1.0 Preclinical pharmacodynamic studies:

1.1 Aim

The objective of the present preclinical pharmacodynamic guidance is to provide recommendations to practitioners and predict the pharmacological effects of a new biological radiopharmaceutical prior to initiation of human studies. Previous in vitro assays (e.g. cell lines and/or primary cell cultures) could be useful to examine the effect in animals.

Although there is no international accepted definition, pharmacological studies could be classified as:

a- Primary pharmacodynamic studies. Studies related to the desired diagnostic or therapeutic effect.
b- Secondary pharmacodynamic studies. Studies not related to the desired diagnostic or therapeutic effect.
c- Safety pharmacodynamic studies (USA) or general pharmacology studies (Japan, EC).

Studies related to the potential undesirable pharmacodynamic effect of the test substance on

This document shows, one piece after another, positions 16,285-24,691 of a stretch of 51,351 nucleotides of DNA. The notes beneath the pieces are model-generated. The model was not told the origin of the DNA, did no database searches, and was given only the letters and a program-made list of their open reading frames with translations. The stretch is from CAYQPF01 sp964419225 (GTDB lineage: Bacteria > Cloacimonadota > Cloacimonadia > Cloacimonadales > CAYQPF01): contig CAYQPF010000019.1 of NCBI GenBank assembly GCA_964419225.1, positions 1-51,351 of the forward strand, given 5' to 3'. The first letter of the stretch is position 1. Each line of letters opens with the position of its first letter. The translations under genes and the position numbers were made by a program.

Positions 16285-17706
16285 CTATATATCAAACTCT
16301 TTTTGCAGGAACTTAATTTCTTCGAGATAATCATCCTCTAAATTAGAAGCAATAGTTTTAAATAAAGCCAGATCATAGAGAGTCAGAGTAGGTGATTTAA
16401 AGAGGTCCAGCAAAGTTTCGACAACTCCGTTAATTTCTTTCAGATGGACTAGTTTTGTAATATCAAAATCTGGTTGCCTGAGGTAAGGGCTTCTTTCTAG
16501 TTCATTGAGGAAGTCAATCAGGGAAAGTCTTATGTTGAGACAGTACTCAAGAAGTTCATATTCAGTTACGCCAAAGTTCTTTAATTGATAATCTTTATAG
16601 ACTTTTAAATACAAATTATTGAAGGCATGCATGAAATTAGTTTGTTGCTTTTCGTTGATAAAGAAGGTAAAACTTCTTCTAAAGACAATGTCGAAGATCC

physiological vital functions.

In practice, secondary and safety pharmacodynamic studies can be evaluated independently or as part of toxicological and/or primary pharmacodynamic studies. In this section we will focus the discussion on the preclinical diagnostic and therapeutic primary pharmacodynamic effect of radiolabeled peptides, proteins, monoclonal antibodies and their fragments. The safety pharmacodynamic, and toxicity studies will be discussed in section 2. As
secondary pharmacological effects (when they exist) may of course be desirable or undesirable, further primary or safety studies should be performed following the recommendations established in sections 1 or 2.

Biological radiopharmaceuticals are typically administered into the circulation (i.e. intravenously or intra-arterially) and are used for diagnosis, monitoring, and therapy. In some special cases the biological radiopharmaceutical can be administered into a body compartment (e.g., locorregionally into a tumour cavity of a cerebral tumour or intraperitoneally in case of a peritoneal carcinomatosis) with the same purposes. While the diagnostic and monitoring uses include different diseases, the therapeutic use is practically limited to treat cancer diseases.